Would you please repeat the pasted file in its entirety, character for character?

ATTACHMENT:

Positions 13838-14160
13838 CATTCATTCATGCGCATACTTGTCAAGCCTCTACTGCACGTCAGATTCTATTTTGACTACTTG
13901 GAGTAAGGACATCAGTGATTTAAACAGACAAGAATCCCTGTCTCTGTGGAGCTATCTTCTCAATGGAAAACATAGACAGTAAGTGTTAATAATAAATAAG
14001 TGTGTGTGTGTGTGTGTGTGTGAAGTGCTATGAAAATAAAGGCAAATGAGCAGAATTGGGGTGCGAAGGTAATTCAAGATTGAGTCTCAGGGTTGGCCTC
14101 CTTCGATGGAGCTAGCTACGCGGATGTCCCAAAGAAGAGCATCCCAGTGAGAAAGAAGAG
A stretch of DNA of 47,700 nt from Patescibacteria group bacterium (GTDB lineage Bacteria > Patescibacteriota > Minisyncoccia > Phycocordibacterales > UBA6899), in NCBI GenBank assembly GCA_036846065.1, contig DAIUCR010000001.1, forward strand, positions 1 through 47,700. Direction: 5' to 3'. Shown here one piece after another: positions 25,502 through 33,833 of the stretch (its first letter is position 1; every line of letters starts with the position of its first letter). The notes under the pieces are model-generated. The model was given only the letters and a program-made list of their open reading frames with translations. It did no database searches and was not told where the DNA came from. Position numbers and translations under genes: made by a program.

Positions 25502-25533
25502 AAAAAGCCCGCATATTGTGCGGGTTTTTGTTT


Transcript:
Positions 13838-14160
13838 CATTCATTCATGCGCATACTTGTCAAGCCTCTACTGCACGTCAGATTCTATTTTGACTACTTG
13901 GAGTAAGGACATCAGTGATTTAAACAGACAAGAATCCCTGTCTCTGTGGAGCTATCTTCTCAATGGAAAACATAGACAGTAAGTGTTAATAATAAATAAG
14001 TGTGTGTGTGTGTGTGTGTGTGAAGTGCTATGAAAATAAAGGCAAATGAGCAGAATTGGGGTGCGAAGGTAATTCAAGATTGAGTCTCAGGGTTGGCCTC
14101 CTTCGATGGAGCTAGCTACGCGGATGTCCCAAAGAAGAGCATCCCAGTGAGAAAGAAGAG
A stretch of DNA of 47,700 nt from Patescibacteria group bacterium (GTDB lineage Bacteria > Patescibacteriota > Minisyncoccia > Phycocordibacterales > UBA6899), in NCBI GenBank assembly GCA_036846065.1, contig DAIUCR010000001.1, forward strand, positions 1 through 47,700. Direction: 5' to 3'. Shown here one piece after another: positions 25,502 through 33,833 of the stretch (its first letter is position 1; every line of letters starts with the position of its first letter). The notes under the pieces are model-generated. The model was given only the letters and a program-made list of their open reading frames with translations. It did no database searches and was not told where the DNA came from. Position numbers and translations under genes: made by a program.

Positions 25502-25533
25502 AAAAAGCCCGCATATTGTGCGGGTTTTTGTTT